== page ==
Printing Industry Rising Star Ryan Casey Brings a Fresh Perspective
Despite the mainstream mantra of “print is dead,” anyone who works within the commercial printing space in any capacity knows just how incorrect that statement is. It will continue to evolve and prosper, driven by technologies like inkjet printing on all kinds of substrates, interactive print, big data, and expansion into brand-new applications. It may change and adapt, but printing will never disappear.
As such, commercial printing will need leaders to help drive that change and spearhead the adaptations that will need to occur. As the next generation, those future leaders bring new energy, new excitement, and new ideas that can — and will — shape the future. But who are they? What are their backgrounds? How did they discover print?
To answer some of these questions, Printing Impressions put out a call to the industry at large to nominate some “Rising Stars in Commercial Printing.” The eight people profiled are already making an impact, and have big plans for a long career in printing. Here is a closer look at one of the remarkable individuals — still in the early stages of their career — and where he plans to go next.
Ryan Casey, VP of Sales and Marketing | Casey Printing, King City, Calif.
Ryan Casey is the fifth generation in his family to enter the printing industry. The business was founded in 1901, and today is owned by his father and uncle. “I don’t remember not coming to the shop to help out in some capacity,” the 32-year-old says. “I was pretty lucky that I was born into this industry.”
But while printing ink is in his blood, Casey notes that he wasn’t always sure he would follow the path into the family business. While he began working nearly every job in the shop once he was old enough to be an “official” employee — learning everything, from the company’s web and sheetfed offset presses to its bindery — like many kids, he wanted to get out and see the world on his own. Casey first tried Rochester, N.Y., when it came time to go to college.
“But it was way too cold there!” he laughs. “So warm weather induced me to stay [in California], which was a great decision.” Casey ended up at California Polytechnic State University (Cal Poly), where he got involved with the university’s graphic systems department, which included a shop co-run by the students.
“That was an awesome experience,” says Casey. “There are some really great professors who opened my mind to the industry as it stretched beyond what we do [at Casey Printing].” While he knew the ins and outs of publication printing from his time with the family business, the university introduced him to packaging, flexography, and other areas.
Packaging, in particular, called to him, and Casey spent several years working at OEMs in the industry with a focus on that space before ultimately deciding to return to the family business — bringing his new knowledge to help expand services and open up new opportunities.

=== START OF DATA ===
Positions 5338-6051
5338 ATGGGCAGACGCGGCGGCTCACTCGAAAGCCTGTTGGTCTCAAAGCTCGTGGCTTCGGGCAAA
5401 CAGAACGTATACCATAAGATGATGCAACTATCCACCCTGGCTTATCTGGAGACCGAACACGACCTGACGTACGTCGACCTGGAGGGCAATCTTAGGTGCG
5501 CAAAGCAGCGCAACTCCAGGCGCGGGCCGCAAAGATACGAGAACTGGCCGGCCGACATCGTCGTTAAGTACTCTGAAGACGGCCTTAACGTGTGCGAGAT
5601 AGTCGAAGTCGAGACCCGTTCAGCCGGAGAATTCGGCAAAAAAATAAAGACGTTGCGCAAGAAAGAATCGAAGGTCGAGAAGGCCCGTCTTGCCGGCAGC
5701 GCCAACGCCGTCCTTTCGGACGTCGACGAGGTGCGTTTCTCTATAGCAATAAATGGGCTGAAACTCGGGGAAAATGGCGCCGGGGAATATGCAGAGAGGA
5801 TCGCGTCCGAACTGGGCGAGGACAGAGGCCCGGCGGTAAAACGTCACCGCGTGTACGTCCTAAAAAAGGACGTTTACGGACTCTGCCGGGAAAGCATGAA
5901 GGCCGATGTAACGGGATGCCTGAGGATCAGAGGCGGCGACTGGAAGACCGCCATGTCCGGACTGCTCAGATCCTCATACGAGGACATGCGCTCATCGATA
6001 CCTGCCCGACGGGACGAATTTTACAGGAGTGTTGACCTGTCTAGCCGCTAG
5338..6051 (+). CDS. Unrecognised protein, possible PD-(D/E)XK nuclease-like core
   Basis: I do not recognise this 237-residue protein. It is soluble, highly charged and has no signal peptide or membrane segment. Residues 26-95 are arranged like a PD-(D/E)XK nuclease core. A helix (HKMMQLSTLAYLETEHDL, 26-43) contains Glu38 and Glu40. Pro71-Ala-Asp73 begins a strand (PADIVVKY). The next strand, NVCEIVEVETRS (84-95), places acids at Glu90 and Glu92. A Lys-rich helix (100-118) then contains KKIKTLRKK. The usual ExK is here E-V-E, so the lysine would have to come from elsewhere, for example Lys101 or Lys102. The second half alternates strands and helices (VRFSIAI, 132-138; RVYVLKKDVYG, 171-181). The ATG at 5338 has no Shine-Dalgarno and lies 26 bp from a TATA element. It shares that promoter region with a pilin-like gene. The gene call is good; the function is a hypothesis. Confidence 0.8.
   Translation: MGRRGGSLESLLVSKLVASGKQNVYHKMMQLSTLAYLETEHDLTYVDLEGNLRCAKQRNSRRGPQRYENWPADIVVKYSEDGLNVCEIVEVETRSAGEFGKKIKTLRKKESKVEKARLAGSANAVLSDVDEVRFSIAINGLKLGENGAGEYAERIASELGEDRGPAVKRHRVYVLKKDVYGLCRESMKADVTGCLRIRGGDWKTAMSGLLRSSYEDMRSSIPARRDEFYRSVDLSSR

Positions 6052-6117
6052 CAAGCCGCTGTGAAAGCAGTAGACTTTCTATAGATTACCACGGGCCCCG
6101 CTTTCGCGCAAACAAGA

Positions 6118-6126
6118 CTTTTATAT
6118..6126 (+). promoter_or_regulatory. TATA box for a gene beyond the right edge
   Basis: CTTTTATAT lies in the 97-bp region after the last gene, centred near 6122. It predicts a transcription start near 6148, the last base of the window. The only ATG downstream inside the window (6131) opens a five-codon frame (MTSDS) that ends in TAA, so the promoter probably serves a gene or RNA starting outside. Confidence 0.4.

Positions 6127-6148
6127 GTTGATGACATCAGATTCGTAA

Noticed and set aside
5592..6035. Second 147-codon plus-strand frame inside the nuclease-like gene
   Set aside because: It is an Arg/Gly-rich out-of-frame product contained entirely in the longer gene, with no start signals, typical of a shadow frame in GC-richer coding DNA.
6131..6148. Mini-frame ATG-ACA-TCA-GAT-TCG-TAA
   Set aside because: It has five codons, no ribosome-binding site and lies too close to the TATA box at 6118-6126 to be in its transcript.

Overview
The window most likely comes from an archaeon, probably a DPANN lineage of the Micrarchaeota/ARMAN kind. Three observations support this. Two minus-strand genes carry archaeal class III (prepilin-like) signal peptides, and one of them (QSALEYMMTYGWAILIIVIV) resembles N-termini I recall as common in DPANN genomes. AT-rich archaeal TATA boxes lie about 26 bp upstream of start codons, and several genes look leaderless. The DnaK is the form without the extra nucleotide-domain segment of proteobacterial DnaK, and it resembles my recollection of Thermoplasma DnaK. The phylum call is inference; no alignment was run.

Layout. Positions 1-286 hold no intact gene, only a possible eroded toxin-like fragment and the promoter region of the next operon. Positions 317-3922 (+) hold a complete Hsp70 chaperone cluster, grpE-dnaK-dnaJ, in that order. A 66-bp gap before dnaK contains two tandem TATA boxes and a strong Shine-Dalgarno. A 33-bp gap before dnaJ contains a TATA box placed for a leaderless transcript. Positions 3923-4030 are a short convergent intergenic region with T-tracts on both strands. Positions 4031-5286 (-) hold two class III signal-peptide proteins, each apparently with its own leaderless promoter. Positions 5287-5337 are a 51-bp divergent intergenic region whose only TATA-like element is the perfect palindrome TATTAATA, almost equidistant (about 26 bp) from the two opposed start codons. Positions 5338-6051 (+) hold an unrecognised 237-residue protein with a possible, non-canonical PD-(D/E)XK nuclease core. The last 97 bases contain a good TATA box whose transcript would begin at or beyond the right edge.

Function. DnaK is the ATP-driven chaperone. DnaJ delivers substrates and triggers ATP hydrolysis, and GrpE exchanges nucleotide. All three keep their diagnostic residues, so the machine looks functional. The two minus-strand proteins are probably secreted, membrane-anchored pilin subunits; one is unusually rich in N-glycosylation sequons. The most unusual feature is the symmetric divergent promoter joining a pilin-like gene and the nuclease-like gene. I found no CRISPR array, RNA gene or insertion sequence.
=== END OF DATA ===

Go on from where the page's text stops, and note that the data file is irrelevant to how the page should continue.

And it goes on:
Drawn to Digital Packaging Opportunity
“I spent a lot of time working in packaging,” he says, “and the ways that digital printing and packaging can work together. While I think there is still a future for printed publications, digital packaging is a good place to go as well.”
To that end, Casey Printing is now drawing on his experience, focusing on building a business around the production of labels and folding cartons, for now, but Casey has plans for the future. “We have a sheetfed press, we can print all these materials with our HP Indigo, and we have diecutting capabilities, so all of the ingredients are here to create packaging,” he says.
Casey is especially interested in some of the emerging product spaces, such as cannabis, where there are unique opportunities to get in early and help design new packaging and branding campaigns. He is also interested in breaking the proverbial mold around turnaround times and what is possible.
“In any business there are preconceived notions about how it should work,” notes Casey, “but going in with a different perspective allows you to get around those industry paradigms. We can do different things with the same tools — for example, using the same things we use to customize business cards, we can now use to customize a label. We can print it, convert it, and ship it, often in a day or two, which doesn’t usually happen in that industry. I see a niche in shorter-run, really-fast-turnaround labels and folding cartons.”
More broadly, digital printing technologies in general get Casey the most excited about the printing industry. “There is a lot of innovation in digital printing and all the ecosystems that surround it,” he says. “Not just the press, but also in finishing. We are watching inkjet come to fruition, and seeing what people are truly able to do with it. We are taking products from a lead time of weeks or months, and turning that into days or weeks. And I think that will power the next generation of brands and how they reach customers. For us, who are behind the scenes, that is really exciting.”
Casey might have a legacy of printing ink in his blood, but that hasn’t stopped him from looking for innovative new applications and technologies. His fresh perspective and excitement for what’s next will not only benefit Casey Printing in the long term, but will help shape the future of the entire commercial print space moving forward.